Hugo Weaving will also be in Berlin alongside Natalie Portman, for the world premiere of James McTeigue’s V for Vendetta, which was shot at Berlin’s Babelsberg studios. Adapted from the graphic novel, the film was written by the Matrix’s Wachowsky brothers and tells of a masked vigilante striking out against a totalitarian state.

The Berlinale is one of the three major European film festivals. While Cannes is known for its auteurs, Venice for its stars, Berlin, the former island city located in communist Europe, is known for its politics.

"political and realistic"

“The films this year are very political and realistic across the board,” says the festival’s artistic director, Dieter Kosslick.

Of course this year political films have never been more mainstream, so that stars and auteurs in turn will brave the freezing Berlin winter to promote their very serious movies.

Clooney will certainly talk up Syriana, a labyrinth of intrigue that keeps you on your toes with its story of the CIA’s involvement in the Middle East and the oil business. The film marks the directing debut of Stephen Gaghan, the writer of Traffic, which was another film produced via Section Eight, the company founded by Clooney and Steven Soderbergh.

British director Michael Winterbottom, who took home the main Berlin prize, the Golden Bear, in 2003 for the refugee drama In This World, continues his championing of the downtrodden, with The Road to Guantanamo about three Muslims held at the US lockup in Cuba.

Eccentric Italian director Roberto Benigni, perhaps in the style of his bitter-sweet Life is Beautiful, is presenting The Tiger and the Snow, a romantic comedy set in occupied Iraq starring Benigni and his wife Nicoletta Braschi (from Life is Beautiful) Jean Reno and Tom Waits, who appeared with Benigni in Jim Jarmusch’s Down By Law.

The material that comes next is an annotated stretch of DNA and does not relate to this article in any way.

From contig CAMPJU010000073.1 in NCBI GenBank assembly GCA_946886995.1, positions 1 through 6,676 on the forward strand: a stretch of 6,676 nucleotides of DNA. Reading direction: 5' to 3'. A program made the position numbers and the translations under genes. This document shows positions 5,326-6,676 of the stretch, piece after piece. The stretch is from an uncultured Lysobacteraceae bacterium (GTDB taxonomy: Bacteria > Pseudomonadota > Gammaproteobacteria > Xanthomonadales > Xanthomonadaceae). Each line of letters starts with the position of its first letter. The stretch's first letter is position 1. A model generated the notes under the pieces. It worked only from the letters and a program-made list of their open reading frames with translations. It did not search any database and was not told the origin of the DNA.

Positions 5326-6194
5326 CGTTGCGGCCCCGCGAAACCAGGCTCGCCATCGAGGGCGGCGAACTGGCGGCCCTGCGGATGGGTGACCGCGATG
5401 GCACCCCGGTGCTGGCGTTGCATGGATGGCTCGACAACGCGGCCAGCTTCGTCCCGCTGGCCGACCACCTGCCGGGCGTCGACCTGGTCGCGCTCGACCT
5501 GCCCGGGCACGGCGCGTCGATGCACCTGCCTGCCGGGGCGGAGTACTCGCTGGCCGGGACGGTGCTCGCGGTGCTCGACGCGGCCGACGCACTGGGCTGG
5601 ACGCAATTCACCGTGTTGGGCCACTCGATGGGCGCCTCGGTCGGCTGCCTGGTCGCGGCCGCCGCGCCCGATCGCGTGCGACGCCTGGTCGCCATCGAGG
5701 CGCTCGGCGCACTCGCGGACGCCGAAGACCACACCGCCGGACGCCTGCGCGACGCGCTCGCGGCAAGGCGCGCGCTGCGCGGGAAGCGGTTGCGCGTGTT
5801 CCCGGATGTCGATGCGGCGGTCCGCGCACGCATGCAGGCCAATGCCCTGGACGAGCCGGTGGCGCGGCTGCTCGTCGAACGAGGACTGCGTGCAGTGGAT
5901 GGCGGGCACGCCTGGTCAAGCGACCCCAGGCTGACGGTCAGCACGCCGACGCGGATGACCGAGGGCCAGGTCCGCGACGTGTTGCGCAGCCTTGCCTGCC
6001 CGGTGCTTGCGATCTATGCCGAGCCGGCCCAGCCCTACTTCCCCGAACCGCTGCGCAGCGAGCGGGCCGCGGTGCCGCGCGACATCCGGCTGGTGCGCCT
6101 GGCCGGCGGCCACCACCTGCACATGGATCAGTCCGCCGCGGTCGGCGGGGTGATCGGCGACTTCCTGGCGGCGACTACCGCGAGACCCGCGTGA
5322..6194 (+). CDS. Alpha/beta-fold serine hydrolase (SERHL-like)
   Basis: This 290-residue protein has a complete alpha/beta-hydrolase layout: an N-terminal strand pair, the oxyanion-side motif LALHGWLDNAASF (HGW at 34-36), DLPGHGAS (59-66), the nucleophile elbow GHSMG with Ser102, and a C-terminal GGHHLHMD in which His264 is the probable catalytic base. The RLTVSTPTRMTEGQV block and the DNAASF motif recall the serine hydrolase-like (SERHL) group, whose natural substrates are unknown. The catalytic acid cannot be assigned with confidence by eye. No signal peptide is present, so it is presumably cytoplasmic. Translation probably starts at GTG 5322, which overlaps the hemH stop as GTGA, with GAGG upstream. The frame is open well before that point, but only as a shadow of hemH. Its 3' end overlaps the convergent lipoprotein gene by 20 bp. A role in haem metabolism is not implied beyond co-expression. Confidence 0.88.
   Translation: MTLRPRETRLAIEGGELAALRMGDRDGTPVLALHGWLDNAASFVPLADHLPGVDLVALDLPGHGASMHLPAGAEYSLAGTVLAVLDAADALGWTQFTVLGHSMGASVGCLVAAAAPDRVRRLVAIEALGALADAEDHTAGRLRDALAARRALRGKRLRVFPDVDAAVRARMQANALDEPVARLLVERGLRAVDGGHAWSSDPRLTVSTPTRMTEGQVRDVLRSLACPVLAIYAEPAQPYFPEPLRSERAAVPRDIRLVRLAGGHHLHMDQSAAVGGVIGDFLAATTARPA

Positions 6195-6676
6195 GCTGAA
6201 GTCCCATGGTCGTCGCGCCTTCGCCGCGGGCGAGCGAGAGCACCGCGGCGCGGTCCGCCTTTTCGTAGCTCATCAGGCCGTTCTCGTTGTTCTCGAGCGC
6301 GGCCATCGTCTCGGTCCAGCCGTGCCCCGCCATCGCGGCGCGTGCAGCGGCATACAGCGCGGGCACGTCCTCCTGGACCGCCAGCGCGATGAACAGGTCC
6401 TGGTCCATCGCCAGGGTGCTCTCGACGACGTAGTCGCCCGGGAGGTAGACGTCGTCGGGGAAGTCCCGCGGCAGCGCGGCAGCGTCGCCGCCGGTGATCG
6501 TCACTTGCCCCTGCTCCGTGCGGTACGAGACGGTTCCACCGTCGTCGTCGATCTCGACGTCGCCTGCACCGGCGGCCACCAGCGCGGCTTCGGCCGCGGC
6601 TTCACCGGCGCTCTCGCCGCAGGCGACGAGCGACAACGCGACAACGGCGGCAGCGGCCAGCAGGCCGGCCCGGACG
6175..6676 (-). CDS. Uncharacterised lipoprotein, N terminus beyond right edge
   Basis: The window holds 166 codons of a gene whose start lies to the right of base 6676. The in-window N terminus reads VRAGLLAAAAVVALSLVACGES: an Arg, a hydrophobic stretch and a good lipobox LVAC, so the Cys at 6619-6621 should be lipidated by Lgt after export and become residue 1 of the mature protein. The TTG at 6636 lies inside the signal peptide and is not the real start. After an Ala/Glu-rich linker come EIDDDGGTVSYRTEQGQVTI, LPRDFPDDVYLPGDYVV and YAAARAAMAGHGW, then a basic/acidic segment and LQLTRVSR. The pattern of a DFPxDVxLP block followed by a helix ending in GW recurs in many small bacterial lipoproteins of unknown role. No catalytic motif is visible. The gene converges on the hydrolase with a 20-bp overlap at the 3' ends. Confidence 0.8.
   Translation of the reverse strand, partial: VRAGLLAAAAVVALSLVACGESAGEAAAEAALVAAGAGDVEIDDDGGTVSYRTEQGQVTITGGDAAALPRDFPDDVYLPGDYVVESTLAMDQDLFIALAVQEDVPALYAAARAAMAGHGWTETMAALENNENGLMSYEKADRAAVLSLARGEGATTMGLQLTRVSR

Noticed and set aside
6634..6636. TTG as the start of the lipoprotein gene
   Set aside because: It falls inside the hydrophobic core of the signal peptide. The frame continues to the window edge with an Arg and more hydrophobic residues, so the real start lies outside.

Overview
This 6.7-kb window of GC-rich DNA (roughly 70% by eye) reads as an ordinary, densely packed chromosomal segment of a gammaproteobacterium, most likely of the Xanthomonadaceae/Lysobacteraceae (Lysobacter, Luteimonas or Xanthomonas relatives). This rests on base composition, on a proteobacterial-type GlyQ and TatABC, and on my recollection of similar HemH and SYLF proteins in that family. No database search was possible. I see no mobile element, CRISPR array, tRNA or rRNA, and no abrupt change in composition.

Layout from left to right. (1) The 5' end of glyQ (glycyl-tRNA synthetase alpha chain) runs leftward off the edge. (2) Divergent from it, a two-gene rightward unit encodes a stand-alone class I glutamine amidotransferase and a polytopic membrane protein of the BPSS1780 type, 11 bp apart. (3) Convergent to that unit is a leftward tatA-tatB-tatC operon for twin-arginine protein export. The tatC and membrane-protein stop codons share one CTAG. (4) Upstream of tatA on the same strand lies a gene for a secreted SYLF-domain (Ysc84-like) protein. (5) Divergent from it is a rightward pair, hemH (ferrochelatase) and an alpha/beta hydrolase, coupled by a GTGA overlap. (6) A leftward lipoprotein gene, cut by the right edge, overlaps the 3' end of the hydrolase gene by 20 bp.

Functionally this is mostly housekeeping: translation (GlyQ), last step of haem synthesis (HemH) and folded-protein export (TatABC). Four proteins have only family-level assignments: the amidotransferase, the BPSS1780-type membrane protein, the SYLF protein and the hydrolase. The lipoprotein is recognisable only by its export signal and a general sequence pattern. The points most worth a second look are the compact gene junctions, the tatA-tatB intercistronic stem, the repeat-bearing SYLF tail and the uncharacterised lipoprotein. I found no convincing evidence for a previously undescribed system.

The festival is hosting numerous world premieres, kicking off with Marc Evans’ drama, Snow Cake, featuring Sigourney as an autistic woman and co-starring Alan Rickman, and following it with A Prairie Home Companion, from 80-year-old director Robert Altman, who will receive a lifetime achievement award at the Oscars this year. A typical Altman ensemble piece, the film, about a legendary radio show which is taken off the air after thirty years, boasts an all-star cast, including Meryl Streep, Lily Tomlin, Woody Harrelson, Kevin Kline and John C. Reilly.

In Berlin tributes for lifetime achievement will be paid to British actor Ian McKellen (famously creating Gandalf in The Lord of the Rings) and Polish director Andrzej Wajda, whose career spans more than 50 years.

"a special focus "

There is a special focus this year on musicians and artists in a series of documentaries, including Glastonbury, Julien Temple's look at the history of the popular English music fest. The highest profile documentary, Dave Chappelle's Block Party, comes from Michel Gondry and takes a look at the American groundbreaking comedian.